by Heike Ewing Ott
It is generally recommended to clip a parrot’s wing feathers for safety reasons. It’s a good idea to watch someone do this once or twice before attempting it yourself. The following provides instructions for those who would like to clip their bird’s wings themselves.
Wing Clipping 101
Step 1: Examine the underside of both wings, especially the shafts of the primary or flight feathers, for blood feathers. Blood feathers have dark shafts indicating they still have a blood supply. If you find any, note them carefully – you shouldn’t cut them or either of the feathers next to them. (If you leave a blood feather sticking out by itself, it’s almost guaranteed to break.)
Step 2: With some one else holding the parrot on its back, spread out the wing. Notice that on the “top” side of the wing, there are two rows of feathers, like this:
The smaller row of feathers are “covert” feathers. Avoid cutting them. Now, looking at the underside of the wing, use a sharp pair of scissors to cut the first 5 or 6 flight feathers right at the point where the actual “feather” spreads out from the shaft. Be careful not to cut the coverts, and you won’t be able to see the cuts from the top side of the wing, or when it’s folded. This avoids that “choppy” look.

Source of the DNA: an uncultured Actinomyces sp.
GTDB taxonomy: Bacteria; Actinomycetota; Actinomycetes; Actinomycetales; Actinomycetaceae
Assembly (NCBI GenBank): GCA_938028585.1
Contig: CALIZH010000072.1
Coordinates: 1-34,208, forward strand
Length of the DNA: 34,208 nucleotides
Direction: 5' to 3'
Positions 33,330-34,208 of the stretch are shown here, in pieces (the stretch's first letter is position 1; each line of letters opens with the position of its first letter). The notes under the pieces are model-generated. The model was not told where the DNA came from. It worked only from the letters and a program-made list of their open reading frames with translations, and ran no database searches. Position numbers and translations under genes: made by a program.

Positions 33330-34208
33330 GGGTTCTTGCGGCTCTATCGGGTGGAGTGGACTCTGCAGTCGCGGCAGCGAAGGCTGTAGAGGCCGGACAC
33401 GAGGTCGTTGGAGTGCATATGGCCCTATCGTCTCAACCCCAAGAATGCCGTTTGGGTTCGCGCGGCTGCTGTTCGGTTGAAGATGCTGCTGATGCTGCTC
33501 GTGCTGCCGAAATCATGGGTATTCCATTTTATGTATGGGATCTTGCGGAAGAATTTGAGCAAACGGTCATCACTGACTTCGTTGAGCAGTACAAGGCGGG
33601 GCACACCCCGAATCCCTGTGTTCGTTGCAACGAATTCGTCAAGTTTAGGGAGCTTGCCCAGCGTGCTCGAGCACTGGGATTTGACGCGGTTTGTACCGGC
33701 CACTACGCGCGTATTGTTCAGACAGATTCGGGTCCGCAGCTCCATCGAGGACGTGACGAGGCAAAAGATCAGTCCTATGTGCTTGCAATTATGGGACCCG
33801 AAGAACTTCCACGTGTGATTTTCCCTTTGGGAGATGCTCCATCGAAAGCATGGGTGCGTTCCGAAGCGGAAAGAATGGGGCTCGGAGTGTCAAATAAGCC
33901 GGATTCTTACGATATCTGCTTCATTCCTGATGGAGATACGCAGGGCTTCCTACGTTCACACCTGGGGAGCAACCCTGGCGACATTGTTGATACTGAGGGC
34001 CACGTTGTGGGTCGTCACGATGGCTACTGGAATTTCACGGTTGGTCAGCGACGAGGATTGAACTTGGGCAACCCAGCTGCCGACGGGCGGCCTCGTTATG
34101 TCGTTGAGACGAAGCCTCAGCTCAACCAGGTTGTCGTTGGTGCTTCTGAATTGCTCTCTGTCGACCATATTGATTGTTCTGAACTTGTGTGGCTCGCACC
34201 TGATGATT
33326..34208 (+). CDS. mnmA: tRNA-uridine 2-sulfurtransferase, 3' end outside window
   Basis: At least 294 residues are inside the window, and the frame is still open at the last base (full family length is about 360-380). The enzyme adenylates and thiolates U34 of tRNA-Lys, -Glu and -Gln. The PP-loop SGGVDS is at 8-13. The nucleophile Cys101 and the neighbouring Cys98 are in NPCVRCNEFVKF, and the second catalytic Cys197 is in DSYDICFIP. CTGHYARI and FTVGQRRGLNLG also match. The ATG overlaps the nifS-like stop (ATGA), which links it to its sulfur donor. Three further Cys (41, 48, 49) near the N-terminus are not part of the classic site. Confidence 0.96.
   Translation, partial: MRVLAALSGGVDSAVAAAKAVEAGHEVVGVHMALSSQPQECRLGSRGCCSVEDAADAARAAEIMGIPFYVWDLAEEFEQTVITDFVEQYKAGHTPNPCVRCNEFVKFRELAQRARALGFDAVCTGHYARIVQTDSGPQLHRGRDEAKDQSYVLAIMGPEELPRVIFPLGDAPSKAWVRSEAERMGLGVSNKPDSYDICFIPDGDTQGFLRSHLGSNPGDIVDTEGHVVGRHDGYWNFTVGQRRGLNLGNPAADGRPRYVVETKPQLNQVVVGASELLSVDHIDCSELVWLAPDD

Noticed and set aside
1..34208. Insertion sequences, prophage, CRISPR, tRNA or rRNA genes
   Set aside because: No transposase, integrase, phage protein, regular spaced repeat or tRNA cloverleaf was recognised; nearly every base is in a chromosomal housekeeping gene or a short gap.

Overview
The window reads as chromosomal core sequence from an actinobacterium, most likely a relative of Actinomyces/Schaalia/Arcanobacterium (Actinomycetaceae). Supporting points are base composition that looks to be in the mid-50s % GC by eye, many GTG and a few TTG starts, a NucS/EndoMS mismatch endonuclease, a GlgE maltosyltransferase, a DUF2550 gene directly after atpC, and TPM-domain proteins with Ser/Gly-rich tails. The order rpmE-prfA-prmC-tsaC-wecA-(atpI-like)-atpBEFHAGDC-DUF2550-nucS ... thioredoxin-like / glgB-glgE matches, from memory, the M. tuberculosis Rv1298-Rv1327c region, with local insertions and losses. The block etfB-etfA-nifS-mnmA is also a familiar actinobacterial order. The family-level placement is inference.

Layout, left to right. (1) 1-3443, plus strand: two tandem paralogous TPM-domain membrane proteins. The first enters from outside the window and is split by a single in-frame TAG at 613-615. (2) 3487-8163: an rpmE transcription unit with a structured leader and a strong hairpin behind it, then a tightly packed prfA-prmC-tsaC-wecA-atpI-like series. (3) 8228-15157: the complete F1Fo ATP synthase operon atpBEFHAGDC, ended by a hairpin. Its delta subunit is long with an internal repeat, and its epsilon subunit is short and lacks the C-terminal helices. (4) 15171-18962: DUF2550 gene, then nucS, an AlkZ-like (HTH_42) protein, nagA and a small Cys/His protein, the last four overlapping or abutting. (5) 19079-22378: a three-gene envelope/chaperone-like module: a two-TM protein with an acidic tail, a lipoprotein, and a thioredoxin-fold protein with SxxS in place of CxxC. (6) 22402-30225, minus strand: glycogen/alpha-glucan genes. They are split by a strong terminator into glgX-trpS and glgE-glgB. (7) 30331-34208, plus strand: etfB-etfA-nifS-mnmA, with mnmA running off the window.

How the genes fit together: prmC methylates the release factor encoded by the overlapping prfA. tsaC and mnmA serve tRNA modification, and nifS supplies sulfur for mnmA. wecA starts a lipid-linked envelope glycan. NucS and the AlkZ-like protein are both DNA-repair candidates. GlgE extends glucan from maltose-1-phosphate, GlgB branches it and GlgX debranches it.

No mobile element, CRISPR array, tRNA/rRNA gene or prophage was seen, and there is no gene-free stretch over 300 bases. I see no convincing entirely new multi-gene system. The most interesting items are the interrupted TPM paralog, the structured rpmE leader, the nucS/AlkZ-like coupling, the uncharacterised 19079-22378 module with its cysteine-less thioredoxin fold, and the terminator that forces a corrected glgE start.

Step 3. Repeat with other wing.
Step 4. Let bird try to fly. If you are satisfied with the results, you’re done. Otherwise, cut two more feathers on each wing and let bird try to fly again until you are satisfied with his ability to land gently but not get far.
See? That really wasn’t hard!
Note from Shelly: When holding the bird, be sure to do so in a way that does not restrict the bird’s breathing.
Nail Grooming 101
I don’t usually clip nails. I do use grooming perches and file nails when they get sharp enough to hurt. If the bird has trouble gripping after the nails are filed, try “wearing” a terrycloth towel – it’s easy for them to grip. Remember that a grooming perch must be larger than a regular perch to be effective. The foot should not sit on it like this (O) but more like this: ‘O’.